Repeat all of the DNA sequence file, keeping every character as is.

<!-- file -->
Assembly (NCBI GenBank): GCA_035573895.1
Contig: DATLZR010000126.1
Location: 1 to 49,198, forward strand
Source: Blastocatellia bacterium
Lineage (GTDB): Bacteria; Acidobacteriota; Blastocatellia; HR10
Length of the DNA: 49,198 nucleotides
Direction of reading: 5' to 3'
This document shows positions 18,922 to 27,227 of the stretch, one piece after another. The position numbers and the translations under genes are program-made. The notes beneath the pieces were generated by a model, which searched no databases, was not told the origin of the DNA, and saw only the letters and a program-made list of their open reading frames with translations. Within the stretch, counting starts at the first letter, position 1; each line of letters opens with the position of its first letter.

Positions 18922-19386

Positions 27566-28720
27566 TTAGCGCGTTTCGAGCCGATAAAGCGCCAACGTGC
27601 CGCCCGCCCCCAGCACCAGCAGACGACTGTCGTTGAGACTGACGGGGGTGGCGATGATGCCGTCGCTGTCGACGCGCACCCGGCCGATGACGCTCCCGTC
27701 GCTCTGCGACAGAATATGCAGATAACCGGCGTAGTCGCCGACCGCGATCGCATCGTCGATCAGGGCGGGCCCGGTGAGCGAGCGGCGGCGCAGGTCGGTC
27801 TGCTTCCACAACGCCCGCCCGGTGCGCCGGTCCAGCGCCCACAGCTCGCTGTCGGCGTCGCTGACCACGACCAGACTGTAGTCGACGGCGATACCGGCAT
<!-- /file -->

Assembly (NCBI GenBank): GCA_035573895.1
Contig: DATLZR010000126.1
Location: 1 to 49,198, forward strand
Source: Blastocatellia bacterium
Lineage (GTDB): Bacteria; Acidobacteriota; Blastocatellia; HR10
Length of the DNA: 49,198 nucleotides
Direction of reading: 5' to 3'
This document shows positions 18,922 to 27,227 of the stretch, one piece after another. The position numbers and the translations under genes are program-made. The notes beneath the pieces were generated by a model, which searched no databases, was not told the origin of the DNA, and saw only the letters and a program-made list of their open reading frames with translations. Within the stretch, counting starts at the first letter, position 1; each line of letters opens with the position of its first letter.

Positions 18922-19386

Positions 27566-28720
27566 TTAGCGCGTTTCGAGCCGATAAAGCGCCAACGTGC
27601 CGCCCGCCCCCAGCACCAGCAGACGACTGTCGTTGAGACTGACGGGGGTGGCGATGATGCCGTCGCTGTCGACGCGCACCCGGCCGATGACGCTCCCGTC
27701 GCTCTGCGACAGAATATGCAGATAACCGGCGTAGTCGCCGACCGCGATCGCATCGTCGATCAGGGCGGGCCCGGTGAGCGAGCGGCGGCGCAGGTCGGTC
27801 TGCTTCCACAACGCCCGCCCGGTGCGCCGGTCCAGCGCCCACAGCTCGCTGTCGGCGTCGCTGACCACGACCAGACTGTAGTCGACGGCGATACCGGCAT